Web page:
Wednesday, June 20, 2012

Making E-books Is Harder Than It Looks. From @thezackcompany

As the Department of Justice faces off with the major publishers and Apple, I want to offer up a simple statement that likely contradicts what most readers believe: Making e-books is harder than it looks.

As a literary agent, I fell victim to the same false conclusions I think most readers do, that e-books are easily produced from paper books. But that's not quite true. For older books, publishers didn't own the typesetting file (the typesetter did) and those files were not usually maintained forever. So publishers often have to physically take an old book and have it scanned and then converted using OCR -- optical character recognition -- which is far from perfect. So publishers -- good ones at least -- then have the resulting file professionally proofread for scanning errors. And in a perfect world, they also ask the author to proof it again.

Then there's the question of rights. For older books, the publisher may not have the right to use the cover art in an e-book. Granted, these would have to be much older books, as most publishers started asking for display rights a longer time ago than the Kindle has been around. These display rights are generally interpreted as allowing publishers to display the cover online or on the screen of an eBook reader. But if the publisher doesn't have those rights, it must acquire them or create a new cover. And new covers cost money.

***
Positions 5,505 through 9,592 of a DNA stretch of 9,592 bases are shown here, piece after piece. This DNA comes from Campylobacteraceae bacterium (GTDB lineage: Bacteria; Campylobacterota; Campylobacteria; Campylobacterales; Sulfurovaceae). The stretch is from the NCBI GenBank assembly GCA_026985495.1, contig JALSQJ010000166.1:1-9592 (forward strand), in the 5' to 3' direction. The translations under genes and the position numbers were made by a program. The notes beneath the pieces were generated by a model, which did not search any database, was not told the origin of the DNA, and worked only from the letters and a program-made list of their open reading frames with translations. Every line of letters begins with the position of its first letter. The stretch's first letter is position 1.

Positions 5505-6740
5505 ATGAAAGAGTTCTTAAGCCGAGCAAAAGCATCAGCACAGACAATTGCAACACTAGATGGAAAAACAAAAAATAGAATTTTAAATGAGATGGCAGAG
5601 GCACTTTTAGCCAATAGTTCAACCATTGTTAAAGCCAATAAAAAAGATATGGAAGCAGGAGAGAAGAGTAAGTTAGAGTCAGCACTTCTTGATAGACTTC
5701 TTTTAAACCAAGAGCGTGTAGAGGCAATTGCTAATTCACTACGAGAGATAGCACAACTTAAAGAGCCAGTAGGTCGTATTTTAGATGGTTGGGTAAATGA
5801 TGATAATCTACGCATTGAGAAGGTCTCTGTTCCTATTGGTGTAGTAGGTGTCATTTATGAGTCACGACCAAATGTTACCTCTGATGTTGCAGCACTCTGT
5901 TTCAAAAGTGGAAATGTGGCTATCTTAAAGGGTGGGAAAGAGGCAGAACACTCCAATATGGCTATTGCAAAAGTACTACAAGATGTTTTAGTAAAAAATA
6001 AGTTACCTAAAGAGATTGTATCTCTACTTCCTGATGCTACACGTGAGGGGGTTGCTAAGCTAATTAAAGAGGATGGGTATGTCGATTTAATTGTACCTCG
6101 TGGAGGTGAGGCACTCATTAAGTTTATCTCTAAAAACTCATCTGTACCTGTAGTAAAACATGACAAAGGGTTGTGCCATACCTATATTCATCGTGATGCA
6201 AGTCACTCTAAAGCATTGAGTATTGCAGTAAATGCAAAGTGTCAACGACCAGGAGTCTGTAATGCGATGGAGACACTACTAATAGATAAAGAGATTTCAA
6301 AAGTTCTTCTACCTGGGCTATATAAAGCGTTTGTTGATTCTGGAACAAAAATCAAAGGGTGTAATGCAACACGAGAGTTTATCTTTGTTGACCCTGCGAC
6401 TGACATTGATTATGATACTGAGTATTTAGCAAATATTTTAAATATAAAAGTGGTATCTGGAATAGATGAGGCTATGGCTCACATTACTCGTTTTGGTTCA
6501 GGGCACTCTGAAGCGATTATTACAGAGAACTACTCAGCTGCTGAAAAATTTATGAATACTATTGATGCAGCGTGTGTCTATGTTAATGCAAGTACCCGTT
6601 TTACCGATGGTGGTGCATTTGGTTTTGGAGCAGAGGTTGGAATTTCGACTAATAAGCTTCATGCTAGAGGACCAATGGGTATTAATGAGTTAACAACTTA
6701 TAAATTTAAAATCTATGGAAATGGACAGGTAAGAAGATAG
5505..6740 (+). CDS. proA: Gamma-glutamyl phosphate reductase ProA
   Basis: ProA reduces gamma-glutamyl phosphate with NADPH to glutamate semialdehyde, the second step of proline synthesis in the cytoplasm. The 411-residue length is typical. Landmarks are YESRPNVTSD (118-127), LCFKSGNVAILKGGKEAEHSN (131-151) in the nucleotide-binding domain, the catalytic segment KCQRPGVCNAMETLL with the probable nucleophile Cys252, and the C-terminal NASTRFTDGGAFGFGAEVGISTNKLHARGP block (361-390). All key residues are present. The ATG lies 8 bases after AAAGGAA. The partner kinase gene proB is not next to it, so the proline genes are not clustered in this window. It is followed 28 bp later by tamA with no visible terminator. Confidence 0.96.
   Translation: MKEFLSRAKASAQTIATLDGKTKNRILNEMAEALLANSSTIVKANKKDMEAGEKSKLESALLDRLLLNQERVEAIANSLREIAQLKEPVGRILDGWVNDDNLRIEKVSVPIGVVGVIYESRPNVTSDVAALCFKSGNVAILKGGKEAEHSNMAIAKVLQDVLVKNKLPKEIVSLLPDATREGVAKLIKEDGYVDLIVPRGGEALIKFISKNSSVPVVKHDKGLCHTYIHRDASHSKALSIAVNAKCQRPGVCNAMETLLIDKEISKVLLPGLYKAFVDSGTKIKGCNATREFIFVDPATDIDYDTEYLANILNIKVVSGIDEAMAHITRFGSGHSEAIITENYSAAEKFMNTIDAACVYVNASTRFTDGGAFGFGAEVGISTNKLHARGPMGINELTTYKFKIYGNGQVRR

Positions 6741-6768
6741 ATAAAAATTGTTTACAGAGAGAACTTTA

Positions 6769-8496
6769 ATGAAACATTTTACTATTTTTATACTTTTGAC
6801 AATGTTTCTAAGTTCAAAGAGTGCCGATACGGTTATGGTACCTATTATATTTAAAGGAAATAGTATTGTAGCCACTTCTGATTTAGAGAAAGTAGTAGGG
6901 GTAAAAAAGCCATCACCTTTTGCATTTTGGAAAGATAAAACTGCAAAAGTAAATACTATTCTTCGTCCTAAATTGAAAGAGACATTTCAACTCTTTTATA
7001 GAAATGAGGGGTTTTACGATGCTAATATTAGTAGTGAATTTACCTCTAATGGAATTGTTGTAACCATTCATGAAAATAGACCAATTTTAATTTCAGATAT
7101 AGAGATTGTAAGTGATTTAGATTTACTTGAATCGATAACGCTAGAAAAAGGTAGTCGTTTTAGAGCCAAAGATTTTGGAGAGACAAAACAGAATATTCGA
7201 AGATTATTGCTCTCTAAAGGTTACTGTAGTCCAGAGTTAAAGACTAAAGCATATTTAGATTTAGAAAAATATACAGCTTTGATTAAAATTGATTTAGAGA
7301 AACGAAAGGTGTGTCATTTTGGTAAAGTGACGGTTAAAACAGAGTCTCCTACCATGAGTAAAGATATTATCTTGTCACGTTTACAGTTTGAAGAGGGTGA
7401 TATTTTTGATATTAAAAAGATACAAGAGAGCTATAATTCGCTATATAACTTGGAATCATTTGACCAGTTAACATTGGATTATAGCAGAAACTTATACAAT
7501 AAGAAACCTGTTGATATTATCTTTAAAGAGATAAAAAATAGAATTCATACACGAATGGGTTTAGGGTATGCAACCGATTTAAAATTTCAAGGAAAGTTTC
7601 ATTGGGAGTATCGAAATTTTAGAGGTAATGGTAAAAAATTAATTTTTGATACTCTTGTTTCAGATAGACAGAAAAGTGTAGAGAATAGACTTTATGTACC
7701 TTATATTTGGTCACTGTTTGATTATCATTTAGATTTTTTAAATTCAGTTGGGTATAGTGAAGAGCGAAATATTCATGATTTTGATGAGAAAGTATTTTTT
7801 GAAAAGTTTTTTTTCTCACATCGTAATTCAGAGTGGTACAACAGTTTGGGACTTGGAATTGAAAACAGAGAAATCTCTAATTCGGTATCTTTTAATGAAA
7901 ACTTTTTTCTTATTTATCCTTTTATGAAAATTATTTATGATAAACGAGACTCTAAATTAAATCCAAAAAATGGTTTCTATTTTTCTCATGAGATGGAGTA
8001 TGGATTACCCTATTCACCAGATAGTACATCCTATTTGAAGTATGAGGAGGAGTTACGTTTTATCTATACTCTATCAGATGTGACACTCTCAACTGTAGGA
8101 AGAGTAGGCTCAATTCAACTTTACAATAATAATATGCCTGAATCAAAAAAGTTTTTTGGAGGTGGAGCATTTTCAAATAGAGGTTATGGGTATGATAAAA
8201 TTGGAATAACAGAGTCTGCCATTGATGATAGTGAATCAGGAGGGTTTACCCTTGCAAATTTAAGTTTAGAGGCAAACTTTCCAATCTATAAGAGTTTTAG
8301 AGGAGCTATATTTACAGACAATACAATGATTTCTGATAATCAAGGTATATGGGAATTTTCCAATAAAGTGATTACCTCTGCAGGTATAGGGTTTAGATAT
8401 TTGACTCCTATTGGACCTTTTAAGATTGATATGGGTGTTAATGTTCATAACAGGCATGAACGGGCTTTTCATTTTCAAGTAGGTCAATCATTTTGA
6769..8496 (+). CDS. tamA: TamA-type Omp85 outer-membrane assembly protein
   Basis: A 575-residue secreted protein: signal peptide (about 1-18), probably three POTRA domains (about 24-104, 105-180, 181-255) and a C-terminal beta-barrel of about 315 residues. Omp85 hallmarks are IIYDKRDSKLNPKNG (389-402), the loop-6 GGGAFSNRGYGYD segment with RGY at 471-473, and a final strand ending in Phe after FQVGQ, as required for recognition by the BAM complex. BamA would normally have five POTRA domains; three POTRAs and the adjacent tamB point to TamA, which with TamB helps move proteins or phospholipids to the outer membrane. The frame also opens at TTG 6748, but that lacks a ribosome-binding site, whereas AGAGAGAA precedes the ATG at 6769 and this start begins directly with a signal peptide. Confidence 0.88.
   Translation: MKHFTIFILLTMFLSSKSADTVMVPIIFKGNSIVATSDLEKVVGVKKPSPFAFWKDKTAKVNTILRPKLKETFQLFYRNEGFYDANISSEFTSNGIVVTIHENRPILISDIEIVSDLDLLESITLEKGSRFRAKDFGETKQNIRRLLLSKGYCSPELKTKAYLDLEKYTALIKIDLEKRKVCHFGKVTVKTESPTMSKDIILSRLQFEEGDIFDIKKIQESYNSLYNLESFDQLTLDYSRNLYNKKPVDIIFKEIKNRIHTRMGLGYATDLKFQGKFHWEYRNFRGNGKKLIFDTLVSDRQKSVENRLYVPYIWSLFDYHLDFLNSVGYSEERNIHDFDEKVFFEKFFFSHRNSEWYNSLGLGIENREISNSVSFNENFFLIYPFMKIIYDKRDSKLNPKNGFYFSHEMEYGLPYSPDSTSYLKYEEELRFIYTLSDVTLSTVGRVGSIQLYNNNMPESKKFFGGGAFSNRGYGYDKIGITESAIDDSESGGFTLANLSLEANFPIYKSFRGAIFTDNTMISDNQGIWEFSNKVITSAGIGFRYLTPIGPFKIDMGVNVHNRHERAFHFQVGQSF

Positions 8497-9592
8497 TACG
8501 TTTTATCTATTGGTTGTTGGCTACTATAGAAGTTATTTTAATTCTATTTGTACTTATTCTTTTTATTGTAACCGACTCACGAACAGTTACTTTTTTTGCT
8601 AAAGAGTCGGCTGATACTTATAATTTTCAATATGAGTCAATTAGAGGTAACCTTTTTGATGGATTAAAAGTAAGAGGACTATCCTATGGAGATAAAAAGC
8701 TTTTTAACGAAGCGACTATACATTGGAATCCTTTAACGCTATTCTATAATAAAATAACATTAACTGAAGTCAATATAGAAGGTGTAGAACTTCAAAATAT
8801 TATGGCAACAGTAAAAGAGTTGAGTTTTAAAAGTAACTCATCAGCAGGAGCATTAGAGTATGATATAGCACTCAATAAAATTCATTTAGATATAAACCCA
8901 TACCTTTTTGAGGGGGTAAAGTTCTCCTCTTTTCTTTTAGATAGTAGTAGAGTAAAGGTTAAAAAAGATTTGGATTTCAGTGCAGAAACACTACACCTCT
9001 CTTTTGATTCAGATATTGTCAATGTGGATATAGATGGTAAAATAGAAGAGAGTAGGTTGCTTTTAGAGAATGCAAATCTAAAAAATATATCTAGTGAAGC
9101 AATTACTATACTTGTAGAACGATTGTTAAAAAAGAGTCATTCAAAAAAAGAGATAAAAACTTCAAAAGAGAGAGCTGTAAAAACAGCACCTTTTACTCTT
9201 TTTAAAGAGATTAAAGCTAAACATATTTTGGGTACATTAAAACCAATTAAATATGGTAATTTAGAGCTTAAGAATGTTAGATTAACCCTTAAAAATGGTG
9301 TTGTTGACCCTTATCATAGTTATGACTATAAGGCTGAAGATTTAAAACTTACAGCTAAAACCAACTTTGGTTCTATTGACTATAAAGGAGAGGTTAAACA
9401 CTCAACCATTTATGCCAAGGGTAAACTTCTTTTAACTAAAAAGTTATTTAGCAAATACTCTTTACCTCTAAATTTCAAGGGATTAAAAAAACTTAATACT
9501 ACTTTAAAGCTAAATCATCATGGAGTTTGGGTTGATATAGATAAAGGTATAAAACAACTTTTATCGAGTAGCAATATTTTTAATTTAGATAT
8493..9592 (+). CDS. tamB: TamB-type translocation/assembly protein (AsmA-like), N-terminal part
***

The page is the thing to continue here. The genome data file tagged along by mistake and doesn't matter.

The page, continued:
Then there's the question of originals. Originals are books that are first appearing in eBook form and are not reprints of previously published books. And here the argument that eBooks should be cheaper and easier to produce than paper books really fails. To produce a quality eBook takes just as long and costs just as much as producing a quality paper book. Yes, you save some money on paper, printing, and binding. And you save some money on warehousing and shipping. But you incur other costs. But first let's look at the commonalities.

Read on here.....

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